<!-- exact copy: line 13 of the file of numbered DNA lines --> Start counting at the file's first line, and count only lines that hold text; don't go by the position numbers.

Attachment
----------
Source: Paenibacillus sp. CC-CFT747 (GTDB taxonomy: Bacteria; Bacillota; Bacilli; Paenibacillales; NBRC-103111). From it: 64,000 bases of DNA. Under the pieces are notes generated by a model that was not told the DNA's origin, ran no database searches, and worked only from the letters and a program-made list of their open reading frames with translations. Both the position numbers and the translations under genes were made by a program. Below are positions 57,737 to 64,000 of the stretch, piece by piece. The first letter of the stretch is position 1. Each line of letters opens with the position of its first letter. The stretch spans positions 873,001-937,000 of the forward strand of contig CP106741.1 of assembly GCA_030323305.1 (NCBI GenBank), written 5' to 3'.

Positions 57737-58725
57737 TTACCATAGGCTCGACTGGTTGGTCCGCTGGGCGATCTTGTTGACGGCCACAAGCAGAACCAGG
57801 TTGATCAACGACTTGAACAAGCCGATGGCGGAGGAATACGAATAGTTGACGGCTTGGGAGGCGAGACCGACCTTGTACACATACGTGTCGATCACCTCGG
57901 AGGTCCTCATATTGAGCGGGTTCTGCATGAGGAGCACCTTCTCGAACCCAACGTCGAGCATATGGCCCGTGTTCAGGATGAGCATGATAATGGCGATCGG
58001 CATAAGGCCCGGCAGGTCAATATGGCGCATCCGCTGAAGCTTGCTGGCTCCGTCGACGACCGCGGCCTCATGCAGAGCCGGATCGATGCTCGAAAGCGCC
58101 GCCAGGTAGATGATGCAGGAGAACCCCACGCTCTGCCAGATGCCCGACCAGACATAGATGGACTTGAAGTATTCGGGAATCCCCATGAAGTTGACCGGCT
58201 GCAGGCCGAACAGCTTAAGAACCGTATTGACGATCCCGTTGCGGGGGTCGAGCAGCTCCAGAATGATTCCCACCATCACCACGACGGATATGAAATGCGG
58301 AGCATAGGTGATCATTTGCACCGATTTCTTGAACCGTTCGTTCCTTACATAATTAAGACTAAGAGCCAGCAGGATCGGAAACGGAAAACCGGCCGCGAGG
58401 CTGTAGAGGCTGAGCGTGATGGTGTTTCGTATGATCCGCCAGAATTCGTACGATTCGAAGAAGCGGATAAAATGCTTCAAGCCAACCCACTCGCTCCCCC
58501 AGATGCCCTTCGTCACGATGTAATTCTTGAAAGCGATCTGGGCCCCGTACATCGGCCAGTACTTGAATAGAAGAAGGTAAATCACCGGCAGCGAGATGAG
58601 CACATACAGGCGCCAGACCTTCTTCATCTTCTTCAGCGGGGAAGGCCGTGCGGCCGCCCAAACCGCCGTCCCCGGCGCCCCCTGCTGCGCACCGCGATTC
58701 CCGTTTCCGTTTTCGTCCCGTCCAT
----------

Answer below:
58701 CCGTTTCCGTTTTCGTCCCGTCCAT